For an introspective character-driven novel like this, it benefits from having a well-rounded and complex character at its head. Queen Talyien, the “Bitch Queen of Oren-Yaro ” is arrogant, brash, and proud, brought up amongst privilege and the daughter of a fearsome and brutal warlord from the Oren-Yaro clan. But she is also a woman who, for all her titles, is still very much human.

Villoso is careful to depict her protagonist so that we see her strengths and flaws as believable, and so we buy into her as a protagonist. She is anxious, conflicted, and afraid of where she currently finds herself, but she is also brave and stubborn. In fact, Talyien’s emotional introspection about her situation and those she cares for strengthens the character, adding a surprising extra layer of pathos and depth as the novel progresses.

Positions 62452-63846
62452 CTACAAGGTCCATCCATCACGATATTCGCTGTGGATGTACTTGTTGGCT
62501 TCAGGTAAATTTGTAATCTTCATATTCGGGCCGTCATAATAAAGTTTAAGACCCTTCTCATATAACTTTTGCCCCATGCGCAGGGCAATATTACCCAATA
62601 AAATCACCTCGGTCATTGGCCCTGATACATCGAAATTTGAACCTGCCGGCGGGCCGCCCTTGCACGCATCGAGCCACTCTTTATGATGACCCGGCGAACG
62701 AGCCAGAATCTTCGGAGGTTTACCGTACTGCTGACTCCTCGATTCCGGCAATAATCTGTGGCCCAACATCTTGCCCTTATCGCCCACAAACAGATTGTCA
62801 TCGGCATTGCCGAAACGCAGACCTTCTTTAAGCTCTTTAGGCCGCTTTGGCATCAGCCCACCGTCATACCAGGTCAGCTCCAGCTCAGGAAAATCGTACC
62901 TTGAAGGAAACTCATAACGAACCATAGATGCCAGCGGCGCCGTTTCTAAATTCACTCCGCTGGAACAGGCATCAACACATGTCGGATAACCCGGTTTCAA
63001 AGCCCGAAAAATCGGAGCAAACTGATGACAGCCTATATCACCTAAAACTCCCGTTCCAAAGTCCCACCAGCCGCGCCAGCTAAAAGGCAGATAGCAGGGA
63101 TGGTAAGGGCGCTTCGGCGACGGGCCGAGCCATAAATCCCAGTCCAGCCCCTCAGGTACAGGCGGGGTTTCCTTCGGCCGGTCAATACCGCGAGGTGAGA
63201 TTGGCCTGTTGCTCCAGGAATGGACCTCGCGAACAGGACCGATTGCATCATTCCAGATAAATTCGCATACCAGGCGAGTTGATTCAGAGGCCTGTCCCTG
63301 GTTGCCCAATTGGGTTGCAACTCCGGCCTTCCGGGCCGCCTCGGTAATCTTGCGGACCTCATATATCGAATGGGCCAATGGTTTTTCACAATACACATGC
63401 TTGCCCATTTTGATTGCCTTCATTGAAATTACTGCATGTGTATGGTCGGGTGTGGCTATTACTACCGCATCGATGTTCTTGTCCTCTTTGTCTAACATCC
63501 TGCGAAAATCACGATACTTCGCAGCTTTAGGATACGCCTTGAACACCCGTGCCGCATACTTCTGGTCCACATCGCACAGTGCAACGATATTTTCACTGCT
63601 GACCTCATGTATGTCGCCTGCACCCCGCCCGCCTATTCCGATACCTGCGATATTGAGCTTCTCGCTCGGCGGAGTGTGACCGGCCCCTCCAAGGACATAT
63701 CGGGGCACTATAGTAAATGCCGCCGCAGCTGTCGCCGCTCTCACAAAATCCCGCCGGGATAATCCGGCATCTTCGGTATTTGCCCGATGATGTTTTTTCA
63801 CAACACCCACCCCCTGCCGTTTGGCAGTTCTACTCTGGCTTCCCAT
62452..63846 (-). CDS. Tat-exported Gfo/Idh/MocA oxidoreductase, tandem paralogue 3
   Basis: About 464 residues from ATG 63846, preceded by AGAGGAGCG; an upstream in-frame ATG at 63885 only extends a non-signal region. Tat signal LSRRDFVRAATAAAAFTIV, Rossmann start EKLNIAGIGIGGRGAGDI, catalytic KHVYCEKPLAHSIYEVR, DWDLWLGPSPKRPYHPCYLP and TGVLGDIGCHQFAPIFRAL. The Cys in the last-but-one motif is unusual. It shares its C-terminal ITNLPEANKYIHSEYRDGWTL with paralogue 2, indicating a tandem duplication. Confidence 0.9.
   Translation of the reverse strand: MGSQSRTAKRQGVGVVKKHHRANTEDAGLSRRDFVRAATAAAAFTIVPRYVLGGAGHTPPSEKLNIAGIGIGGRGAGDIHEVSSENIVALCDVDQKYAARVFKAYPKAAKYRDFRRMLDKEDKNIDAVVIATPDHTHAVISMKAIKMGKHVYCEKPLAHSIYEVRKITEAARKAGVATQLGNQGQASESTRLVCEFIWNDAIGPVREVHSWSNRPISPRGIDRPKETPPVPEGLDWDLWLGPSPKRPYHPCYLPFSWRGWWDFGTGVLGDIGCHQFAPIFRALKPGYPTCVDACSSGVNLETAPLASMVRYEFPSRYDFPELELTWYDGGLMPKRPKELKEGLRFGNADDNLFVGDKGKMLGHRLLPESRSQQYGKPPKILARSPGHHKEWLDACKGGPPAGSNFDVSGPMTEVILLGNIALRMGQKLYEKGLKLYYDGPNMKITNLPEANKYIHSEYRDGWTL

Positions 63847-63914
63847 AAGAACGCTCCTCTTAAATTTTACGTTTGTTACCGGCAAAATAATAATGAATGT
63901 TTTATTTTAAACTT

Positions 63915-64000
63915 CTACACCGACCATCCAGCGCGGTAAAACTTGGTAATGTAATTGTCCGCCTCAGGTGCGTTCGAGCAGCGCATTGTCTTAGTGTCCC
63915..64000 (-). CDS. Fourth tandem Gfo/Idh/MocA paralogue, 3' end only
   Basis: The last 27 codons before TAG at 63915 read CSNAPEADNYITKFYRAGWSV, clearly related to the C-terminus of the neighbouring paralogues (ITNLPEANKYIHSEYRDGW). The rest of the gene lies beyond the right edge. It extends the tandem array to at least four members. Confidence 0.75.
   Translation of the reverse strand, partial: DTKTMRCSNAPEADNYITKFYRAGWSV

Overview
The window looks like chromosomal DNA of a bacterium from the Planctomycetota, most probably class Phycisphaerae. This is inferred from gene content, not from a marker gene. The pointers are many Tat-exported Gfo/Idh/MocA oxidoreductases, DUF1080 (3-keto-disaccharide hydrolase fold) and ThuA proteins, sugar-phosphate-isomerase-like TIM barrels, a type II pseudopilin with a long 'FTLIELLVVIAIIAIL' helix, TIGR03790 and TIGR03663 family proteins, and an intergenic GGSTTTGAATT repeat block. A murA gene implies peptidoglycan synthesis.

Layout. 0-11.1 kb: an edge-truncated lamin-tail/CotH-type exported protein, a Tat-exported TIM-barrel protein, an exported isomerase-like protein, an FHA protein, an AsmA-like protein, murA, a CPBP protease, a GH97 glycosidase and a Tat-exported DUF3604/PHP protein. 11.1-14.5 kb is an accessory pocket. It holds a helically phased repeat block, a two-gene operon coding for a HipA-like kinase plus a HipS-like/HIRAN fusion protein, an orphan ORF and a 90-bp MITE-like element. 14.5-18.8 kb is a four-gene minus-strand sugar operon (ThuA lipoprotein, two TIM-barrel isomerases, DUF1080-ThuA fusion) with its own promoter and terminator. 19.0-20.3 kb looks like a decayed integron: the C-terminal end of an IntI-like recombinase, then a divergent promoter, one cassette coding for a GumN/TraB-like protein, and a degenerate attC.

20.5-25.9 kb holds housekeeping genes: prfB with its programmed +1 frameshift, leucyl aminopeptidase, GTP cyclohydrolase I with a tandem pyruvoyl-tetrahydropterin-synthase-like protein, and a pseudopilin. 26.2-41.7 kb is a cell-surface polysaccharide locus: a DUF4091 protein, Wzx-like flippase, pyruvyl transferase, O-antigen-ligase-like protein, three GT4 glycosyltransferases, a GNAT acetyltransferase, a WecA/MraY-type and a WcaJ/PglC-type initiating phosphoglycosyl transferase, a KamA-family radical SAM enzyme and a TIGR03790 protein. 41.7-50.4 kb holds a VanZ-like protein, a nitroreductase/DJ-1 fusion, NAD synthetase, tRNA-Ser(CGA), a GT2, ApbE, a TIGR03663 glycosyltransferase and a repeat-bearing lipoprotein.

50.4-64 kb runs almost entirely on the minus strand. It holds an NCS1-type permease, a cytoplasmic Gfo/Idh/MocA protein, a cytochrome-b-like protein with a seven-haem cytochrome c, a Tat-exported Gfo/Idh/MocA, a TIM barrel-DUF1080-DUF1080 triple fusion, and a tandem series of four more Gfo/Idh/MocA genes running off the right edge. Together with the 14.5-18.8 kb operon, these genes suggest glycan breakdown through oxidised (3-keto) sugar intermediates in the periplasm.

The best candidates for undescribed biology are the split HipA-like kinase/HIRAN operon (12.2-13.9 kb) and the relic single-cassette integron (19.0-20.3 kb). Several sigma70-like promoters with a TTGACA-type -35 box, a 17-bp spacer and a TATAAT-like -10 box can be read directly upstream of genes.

“Wolves ran in packs, and lone wolves didn’t live for very long. However I looked at it, I was on my own.”

Of course, the supporting characters do much to aid the novel, even if some are more believable than others. From people in Talyien’s past, to those who appear suddenly and unexpectedly in her current travels, their connections to the Bitch Queen seem for the most part convincing and real. The character of Khine the penniless good hearted con-man, whilst a welcome breath of fresh air in what can seem to be an inescapably dark narrative, is at times a little too conveniently placed for him to seem convincing. But perhaps that is the point of this novel, that you – along with Talyien – are supposed to question everyone and everything.

Indeed, even in this murky grey world of corruption, murder, and shady moralistic choices, Villoso still manages to deliver up a spine-tinglingly grotesque antagonist, despite only making his appearance in the last third of the book. This character’s description and actions actively made my skin crawl, and so superbly adds to the impending claustrophobic tension that is increased throughout.